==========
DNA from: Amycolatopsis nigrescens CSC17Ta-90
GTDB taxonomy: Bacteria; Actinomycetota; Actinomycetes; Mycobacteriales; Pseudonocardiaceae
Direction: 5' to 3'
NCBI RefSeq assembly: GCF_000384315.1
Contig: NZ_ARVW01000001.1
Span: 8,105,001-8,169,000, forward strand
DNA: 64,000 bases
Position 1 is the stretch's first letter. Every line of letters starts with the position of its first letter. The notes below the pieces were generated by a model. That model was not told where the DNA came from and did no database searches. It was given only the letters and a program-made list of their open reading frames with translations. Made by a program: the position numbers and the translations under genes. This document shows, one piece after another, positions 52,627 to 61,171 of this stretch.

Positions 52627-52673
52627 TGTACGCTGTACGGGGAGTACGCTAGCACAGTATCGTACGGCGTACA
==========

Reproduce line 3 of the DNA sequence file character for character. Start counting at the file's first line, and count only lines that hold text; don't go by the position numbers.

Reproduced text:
Direction: 5' to 3'